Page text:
|Frederic Edwin Church|
A prolific landscape painter within the Hudson River School, Frederic Edwin Church bought a parcel of land on the side of the hill just south of Hudson, New York, and built a cottage, later purchasing the hill itself on which he built his mansion - Olana.
|Twilight in the Wilderness|
Crowning the top of the hill, Olana is Persian style house that commands an iconic view of the Hudson Valley. Conceived as a refuge, residence and artist's studio, it was built by Church for his wife and four children after having lost a daughter and son to diphtheria and a long tour of the Near East - a trip which inspired the design for the house.
I first saw Olana three years ago after traveling two hours north from Manhattan to Hudson, a town that is now experiencing a Renaissance. Visiting the house was a heady experience for this writer since the interiors had been preserved as they were during Church's lifetime- a rare thing.
Polychrome stenciling on ceiling, doors and walls is ubiquitous as is the use of vibrant color. This, together with the layering of objects, architecture, layout of rooms, oriental carpets and placement of paintings, gives the interior an unusual beauty.
|Olana in Winter as photographed buy Robert Near|
The overall effect is not one of cluttered Victoriana, but rather, that of refined sensibility. The exterior is ornate, with tilework in intricate patterns outlining the stonework. One has the sense that everything has been contemplated, considered and executed with care and attention to detail.
|Entrance to Olana|
The bold use of color starts just outside the front door which is painted a vibrant red. The visitor then enters an entry hall which is deep lavender purple with amber colored stenciling which surrounds the doors all of which are painted Renaissance blue.
Turning left, one enters the East Parlor. Its Moorish windows and brown and muted green colored walls give it an air of formality. Church's paintings hang here, as they do in every room, their gilded frames creating windows to other realms.
In contrast to the reserved East parlor, the Court Hall is a sunflower yellow which elevates and excites the eye. The landing leading to the second floor (not open when I was there unfortunately) is bracketed with oriental carpets hung as curtains. Evoking the Near East, the room is furnished with brass objet and inlaid ivory tables.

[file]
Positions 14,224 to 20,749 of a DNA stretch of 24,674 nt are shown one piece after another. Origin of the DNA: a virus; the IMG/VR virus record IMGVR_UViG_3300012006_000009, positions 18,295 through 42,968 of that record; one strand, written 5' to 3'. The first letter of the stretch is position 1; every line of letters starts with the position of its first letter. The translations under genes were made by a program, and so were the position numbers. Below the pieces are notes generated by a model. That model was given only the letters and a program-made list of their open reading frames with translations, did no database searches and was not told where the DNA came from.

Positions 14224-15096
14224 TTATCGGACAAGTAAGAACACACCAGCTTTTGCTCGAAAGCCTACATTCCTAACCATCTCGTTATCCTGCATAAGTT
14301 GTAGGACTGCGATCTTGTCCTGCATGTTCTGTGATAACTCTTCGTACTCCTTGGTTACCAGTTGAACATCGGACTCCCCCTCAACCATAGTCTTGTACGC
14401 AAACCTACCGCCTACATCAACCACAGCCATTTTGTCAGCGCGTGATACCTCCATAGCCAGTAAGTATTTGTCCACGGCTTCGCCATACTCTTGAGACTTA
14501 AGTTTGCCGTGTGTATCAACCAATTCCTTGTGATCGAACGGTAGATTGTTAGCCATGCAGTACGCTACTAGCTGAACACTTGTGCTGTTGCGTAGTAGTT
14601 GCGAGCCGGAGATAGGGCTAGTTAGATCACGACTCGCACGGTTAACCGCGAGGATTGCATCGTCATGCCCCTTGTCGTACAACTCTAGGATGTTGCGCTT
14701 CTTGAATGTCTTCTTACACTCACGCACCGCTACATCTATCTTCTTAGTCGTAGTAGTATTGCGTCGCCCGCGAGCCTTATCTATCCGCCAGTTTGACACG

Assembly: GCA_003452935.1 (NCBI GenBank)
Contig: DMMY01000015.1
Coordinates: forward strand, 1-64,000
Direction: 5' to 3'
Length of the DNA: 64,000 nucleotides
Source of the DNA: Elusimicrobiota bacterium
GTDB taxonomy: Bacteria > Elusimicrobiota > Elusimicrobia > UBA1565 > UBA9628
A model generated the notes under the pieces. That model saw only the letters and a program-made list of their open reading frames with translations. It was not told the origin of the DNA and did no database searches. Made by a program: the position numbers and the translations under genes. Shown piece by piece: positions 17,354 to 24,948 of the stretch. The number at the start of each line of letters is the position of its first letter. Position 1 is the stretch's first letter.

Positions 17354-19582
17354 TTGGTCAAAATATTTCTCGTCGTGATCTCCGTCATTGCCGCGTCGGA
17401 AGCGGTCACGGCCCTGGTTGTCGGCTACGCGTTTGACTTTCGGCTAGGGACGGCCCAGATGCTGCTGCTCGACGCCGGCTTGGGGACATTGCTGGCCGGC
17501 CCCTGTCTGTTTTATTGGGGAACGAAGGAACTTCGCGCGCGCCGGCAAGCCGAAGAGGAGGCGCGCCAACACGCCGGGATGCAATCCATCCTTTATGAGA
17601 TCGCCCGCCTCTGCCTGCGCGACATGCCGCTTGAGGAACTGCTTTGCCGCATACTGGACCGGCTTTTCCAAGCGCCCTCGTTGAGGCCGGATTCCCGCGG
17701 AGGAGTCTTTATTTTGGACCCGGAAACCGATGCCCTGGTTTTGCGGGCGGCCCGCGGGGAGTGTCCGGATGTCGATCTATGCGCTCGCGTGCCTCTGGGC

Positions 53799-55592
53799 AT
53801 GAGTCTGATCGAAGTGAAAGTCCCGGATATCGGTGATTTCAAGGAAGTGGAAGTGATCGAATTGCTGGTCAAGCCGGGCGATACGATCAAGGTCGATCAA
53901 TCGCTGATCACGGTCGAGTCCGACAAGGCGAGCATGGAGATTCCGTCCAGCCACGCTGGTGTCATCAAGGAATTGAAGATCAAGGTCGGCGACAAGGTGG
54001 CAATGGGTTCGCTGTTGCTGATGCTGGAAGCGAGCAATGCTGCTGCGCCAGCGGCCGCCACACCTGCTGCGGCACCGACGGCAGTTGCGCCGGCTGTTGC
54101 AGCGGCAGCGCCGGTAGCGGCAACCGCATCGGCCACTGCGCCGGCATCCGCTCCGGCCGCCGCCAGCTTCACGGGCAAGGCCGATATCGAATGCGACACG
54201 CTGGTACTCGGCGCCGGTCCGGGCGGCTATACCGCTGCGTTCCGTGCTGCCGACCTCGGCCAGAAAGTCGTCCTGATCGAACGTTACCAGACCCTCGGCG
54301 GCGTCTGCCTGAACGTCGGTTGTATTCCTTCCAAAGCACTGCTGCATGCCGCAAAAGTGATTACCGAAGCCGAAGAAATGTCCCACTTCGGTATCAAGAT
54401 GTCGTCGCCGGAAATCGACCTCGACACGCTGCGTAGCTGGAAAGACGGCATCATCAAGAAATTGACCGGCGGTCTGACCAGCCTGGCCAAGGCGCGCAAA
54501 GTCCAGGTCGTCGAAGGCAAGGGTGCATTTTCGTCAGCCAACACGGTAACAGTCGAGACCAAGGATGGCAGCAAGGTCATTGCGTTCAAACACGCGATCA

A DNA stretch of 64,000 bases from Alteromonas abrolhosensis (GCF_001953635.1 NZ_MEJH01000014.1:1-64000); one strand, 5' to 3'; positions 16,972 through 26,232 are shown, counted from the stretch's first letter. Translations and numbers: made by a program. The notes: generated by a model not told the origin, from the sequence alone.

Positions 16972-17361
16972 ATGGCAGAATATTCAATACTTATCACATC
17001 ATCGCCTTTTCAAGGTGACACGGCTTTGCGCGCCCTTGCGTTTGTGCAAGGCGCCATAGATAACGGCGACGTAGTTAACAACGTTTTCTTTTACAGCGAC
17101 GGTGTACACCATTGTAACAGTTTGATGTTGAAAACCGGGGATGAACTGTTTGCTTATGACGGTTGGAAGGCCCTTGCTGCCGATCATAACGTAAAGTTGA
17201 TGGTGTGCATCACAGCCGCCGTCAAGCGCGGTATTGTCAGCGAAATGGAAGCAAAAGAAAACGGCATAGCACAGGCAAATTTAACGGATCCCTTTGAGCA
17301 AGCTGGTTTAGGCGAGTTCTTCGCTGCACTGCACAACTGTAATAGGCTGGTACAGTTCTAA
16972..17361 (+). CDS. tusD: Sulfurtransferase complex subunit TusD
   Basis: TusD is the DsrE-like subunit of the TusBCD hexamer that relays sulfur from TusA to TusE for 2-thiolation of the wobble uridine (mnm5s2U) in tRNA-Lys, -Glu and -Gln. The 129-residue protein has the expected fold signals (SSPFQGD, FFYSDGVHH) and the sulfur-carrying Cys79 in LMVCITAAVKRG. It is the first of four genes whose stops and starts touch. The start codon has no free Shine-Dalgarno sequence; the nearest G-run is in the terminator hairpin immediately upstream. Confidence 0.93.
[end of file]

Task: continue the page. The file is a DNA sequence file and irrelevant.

The window on the stair reveals Church's ingenuity. Since he could not obtain the glass he wanted to create the desired effect, he placed cut paper between colored and clear glass which warms the cool Northern light and burnishes the wall color.
The doors are as decorated as the walls, being finely stenciled by Church's own hand. They recall the kind of metalwork that would be seen in fine houses and buildings in Syria and Egypt.
The West Parlor was used by Church's wife Isabel as an office. Here Church installed one of his great paintings - El Khasné, Petra (1874) - over the pink marble fireplace. The wall color is a grayed blue which has a calming effect.
From the height of the desk and chair, one surmises that the occupants were not very tall! Of course, this would have made the high ceilings that much more majestic. The paintings are hung gallery style.
The courtyard atop the main part of the house has amazing views of the surrounding countryside. The windowed view above is seen from a room above Church's studio, a photo of which is below. One could reach the room above through a stair enclosed in a corner of the room.
Church's studio has northern and western light, the walls being a rich terracotta color with deep blue doors. Here the ceilings are higher than in the rest of the house, giving one the sense of having entered an inner sanctum.
Just outside Church's studio, the porch at the southern end of the house polychromed Egyptian Revival Style. The use of bold color extends to the porch ceiling which is painted the deep blue of the interior doors.
The tilework on the exterior of the house is simply stunning. The more you look up the more you see.
My aesthetic has been greatly shaped by this house even if I don't think of it consciously, the striving towards a clear and happy confluence between form, space, color and pattern being key. That is what Church achieved. There is a joy about Olana that is palpable, one which must be experienced firsthand to be fully understood.